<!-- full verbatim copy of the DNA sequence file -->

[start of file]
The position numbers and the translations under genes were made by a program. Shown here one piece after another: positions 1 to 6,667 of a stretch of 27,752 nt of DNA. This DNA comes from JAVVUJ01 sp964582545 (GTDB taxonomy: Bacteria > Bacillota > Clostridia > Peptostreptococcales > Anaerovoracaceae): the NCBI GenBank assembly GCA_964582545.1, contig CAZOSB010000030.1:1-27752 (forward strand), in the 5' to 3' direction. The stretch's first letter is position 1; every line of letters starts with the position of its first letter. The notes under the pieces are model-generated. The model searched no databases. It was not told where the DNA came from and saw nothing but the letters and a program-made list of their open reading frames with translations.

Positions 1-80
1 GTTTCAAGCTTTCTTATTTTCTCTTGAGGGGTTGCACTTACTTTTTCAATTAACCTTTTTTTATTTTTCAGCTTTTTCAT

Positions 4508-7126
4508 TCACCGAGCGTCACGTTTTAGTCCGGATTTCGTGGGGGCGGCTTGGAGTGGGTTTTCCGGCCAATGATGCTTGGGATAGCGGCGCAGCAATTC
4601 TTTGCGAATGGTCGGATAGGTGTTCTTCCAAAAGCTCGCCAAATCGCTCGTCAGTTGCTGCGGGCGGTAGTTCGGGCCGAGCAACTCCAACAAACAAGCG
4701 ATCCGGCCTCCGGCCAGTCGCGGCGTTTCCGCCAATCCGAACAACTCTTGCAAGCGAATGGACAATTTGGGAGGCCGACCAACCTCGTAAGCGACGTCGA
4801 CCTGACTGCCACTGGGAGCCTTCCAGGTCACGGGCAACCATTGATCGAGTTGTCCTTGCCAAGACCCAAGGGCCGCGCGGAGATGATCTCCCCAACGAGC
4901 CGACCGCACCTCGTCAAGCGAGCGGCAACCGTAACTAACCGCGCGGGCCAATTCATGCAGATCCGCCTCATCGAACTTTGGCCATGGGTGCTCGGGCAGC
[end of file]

The position numbers and the translations under genes were made by a program. Shown here one piece after another: positions 1 to 6,667 of a stretch of 27,752 nt of DNA. This DNA comes from JAVVUJ01 sp964582545 (GTDB taxonomy: Bacteria > Bacillota > Clostridia > Peptostreptococcales > Anaerovoracaceae): the NCBI GenBank assembly GCA_964582545.1, contig CAZOSB010000030.1:1-27752 (forward strand), in the 5' to 3' direction. The stretch's first letter is position 1; every line of letters starts with the position of its first letter. The notes under the pieces are model-generated. The model searched no databases. It was not told where the DNA came from and saw nothing but the letters and a program-made list of their open reading frames with translations.

Positions 1-80
1 GTTTCAAGCTTTCTTATTTTCTCTTGAGGGGTTGCACTTACTTTTTCAATTAACCTTTTTTTATTTTTCAGCTTTTTCAT

Positions 4508-7126
4508 TCACCGAGCGTCACGTTTTAGTCCGGATTTCGTGGGGGCGGCTTGGAGTGGGTTTTCCGGCCAATGATGCTTGGGATAGCGGCGCAGCAATTC
4601 TTTGCGAATGGTCGGATAGGTGTTCTTCCAAAAGCTCGCCAAATCGCTCGTCAGTTGCTGCGGGCGGTAGTTCGGGCCGAGCAACTCCAACAAACAAGCG
4701 ATCCGGCCTCCGGCCAGTCGCGGCGTTTCCGCCAATCCGAACAACTCTTGCAAGCGAATGGACAATTTGGGAGGCCGACCAACCTCGTAAGCGACGTCGA
4801 CCTGACTGCCACTGGGAGCCTTCCAGGTCACGGGCAACCATTGATCGAGTTGTCCTTGCCAAGACCCAAGGGCCGCGCGGAGATGATCTCCCCAACGAGC
4901 CGACCGCACCTCGTCAAGCGAGCGGCAACCGTAACTAACCGCGCGGGCCAATTCATGCAGATCCGCCTCATCGAACTTTGGCCATGGGTGCTCGGGCAGC